return Platform.isIOS
        ? 'iOS Switch (${getSwitchState()})'
        : 'Android Switch (${getSwitchState()})';

  Widget build(BuildContext context) {
    return Scaffold(
      body: Container(
        padding: const EdgeInsets.all(20),
        color: Color(0xFF7AA4FF),
        child: Column(
          children: <Widget>[
              width: double.infinity,
              height: 50,
              decoration: BoxDecoration(
                color: Colors.white,
                borderRadius: BorderRadius.circular(10),
              child: Padding(
                padding: const EdgeInsets.symmetric(horizontal: 20), // Added horizontal padding of 20
                child: Row(
                  mainAxisAlignment: MainAxisAlignment.spaceBetween,
                  children: [
                      value: switchValue,
                      onChanged: handleSwitch,

This code will give the following result on the simulator. On the simulator I enabled the accessibility setting to show On/Off labels. As you can see, Flutter doesn’t use the native UI component, resulting in not showing these labels via accessibility settings.

Flutter Switch

Although this is a known bug (from 2016) and a PR is ready, I used this as an example to showcase the difference between these platforms. For React Native this won’t be an issue, because it will be available out of the box because it’s using the native UI component. Flutter is mimicking the UI component, which is the reason these issues exist.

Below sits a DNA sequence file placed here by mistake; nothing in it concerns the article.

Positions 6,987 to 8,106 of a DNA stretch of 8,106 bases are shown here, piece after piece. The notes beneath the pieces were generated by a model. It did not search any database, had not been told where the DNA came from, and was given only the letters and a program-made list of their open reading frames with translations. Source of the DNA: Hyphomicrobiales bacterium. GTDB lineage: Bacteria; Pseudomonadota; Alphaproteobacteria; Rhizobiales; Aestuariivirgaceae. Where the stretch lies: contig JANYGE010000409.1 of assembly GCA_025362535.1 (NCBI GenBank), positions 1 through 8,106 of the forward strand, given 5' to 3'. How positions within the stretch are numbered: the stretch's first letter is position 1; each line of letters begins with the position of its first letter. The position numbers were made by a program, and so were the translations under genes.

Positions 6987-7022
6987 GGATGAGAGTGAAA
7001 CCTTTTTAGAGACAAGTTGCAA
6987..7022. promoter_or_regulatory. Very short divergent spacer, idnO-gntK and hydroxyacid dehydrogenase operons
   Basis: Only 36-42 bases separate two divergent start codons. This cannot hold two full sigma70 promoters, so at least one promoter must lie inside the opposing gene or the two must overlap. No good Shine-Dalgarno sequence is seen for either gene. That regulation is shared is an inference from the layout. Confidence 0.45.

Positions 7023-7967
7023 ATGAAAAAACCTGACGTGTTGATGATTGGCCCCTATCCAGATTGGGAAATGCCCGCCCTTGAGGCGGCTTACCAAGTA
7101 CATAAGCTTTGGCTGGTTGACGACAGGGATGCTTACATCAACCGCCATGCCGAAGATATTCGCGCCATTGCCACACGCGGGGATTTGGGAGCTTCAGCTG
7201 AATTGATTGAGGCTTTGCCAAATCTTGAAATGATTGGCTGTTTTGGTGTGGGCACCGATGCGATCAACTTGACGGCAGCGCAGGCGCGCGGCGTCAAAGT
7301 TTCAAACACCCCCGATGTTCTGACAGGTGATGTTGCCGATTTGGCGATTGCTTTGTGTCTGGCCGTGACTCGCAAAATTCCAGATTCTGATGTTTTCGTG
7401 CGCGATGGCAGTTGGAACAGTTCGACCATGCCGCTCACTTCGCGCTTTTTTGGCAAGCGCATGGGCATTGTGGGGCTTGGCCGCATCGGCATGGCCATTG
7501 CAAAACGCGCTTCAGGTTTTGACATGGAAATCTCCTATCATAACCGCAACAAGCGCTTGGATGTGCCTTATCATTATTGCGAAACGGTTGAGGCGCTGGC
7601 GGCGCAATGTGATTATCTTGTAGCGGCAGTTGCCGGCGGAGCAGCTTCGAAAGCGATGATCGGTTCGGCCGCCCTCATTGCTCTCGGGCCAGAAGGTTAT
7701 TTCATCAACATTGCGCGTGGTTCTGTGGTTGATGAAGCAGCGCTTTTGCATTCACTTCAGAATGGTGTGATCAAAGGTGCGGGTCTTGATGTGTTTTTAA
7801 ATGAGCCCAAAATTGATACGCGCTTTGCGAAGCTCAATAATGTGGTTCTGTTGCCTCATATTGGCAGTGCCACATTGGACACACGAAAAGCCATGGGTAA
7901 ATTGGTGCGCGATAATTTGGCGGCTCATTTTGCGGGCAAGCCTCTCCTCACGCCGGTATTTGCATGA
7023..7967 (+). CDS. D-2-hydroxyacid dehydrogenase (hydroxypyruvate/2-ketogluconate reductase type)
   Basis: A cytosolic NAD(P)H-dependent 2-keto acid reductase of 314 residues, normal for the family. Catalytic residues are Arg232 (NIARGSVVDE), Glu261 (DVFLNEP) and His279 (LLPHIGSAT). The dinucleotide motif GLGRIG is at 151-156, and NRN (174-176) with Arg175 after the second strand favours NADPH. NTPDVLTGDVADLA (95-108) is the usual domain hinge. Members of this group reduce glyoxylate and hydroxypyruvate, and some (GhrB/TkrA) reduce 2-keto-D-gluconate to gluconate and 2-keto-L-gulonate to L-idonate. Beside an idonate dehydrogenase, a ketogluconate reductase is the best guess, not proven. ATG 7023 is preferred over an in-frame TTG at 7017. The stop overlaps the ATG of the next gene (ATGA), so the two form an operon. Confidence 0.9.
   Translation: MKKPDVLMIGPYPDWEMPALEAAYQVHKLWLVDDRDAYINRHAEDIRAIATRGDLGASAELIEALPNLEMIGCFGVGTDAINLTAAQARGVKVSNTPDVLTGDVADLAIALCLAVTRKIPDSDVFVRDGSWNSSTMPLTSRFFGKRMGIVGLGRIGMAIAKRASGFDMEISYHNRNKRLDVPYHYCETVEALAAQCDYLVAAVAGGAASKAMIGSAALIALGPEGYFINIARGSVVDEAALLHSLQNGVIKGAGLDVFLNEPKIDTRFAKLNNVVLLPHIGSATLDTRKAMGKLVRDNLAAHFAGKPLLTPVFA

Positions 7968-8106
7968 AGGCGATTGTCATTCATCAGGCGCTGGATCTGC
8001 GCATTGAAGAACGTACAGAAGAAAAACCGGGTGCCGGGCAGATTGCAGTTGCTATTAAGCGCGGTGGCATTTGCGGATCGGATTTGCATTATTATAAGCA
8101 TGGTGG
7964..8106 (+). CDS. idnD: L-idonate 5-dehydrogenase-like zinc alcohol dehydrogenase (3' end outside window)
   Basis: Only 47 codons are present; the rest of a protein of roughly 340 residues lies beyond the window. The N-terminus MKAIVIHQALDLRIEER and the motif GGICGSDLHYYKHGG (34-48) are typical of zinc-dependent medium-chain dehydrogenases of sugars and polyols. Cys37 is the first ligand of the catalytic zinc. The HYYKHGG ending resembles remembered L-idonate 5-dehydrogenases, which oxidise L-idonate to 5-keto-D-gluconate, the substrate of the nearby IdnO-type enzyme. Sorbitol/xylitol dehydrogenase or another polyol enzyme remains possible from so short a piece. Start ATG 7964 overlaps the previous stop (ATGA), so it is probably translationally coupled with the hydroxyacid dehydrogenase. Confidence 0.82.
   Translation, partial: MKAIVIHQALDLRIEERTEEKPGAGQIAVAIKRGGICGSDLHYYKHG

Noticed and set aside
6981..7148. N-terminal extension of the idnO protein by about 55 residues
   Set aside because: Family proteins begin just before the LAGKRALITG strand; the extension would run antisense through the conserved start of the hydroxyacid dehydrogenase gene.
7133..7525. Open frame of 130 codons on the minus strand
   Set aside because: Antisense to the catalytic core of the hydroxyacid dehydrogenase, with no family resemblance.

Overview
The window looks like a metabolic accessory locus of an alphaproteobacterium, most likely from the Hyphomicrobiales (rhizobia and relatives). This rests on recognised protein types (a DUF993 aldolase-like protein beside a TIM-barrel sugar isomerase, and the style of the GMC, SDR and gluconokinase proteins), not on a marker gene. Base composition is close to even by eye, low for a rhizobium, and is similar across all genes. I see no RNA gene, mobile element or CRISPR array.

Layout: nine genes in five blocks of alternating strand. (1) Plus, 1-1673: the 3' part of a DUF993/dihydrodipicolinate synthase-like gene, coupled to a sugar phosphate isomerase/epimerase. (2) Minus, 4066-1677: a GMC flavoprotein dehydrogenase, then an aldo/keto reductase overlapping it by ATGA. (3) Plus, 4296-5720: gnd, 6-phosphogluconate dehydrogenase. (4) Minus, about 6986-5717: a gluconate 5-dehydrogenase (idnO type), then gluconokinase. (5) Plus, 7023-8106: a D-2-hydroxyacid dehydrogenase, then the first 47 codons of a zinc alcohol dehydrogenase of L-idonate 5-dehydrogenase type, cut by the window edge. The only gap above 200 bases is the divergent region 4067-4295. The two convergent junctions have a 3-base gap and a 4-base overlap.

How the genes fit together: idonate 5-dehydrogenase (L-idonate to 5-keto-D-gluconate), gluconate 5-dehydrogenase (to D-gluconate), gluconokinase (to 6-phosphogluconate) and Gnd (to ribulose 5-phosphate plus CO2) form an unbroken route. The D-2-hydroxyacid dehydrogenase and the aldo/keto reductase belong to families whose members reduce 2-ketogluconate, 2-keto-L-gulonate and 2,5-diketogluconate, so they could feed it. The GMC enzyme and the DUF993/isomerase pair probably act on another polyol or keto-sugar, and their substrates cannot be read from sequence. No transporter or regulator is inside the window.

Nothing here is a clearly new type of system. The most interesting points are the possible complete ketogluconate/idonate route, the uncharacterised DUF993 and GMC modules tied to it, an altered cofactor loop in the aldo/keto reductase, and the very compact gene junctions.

The reason Flutter isn’t using the solution as React Native is because they believe it adds an extra abstraction between the UI and the app logic. I would assume this is one of the reasons Flutter is faster in comparison.

While this is an example about accessibility, the same applies when the native platform components change and need to be updated to stay in touch. At this moment, React Native get these changes automatically while Flutter needs another PR to comply to platform changes.


While Flutter is a mature platform to build your cross-platform apps in, it’s good to know what the differences are between the other cross-platform solutions, like React Native.

To me, making use of native UI elements already gives you a head start in developing apps with a good user experience. It will give users a better understanding what to expect, and provides a familiar feeling. The learning curve to get used to your app is lower, so users will need less time to understand the functionality of the app. In the end, the chance are higher that users will use your app more often.

In conclusion, React Native relies on native UI components to achieve a platform-specific user interface, providing a seamless and familiar user experience. Flutter, on the other hand, uses its own set of widgets to mimic native UI components, offering consistency but potentially encountering limitations. The choice between the two frameworks depends on project requirements, but if you were to ask me, I would choose functionality over a little bit of speed, so React Native would be my preferred solution.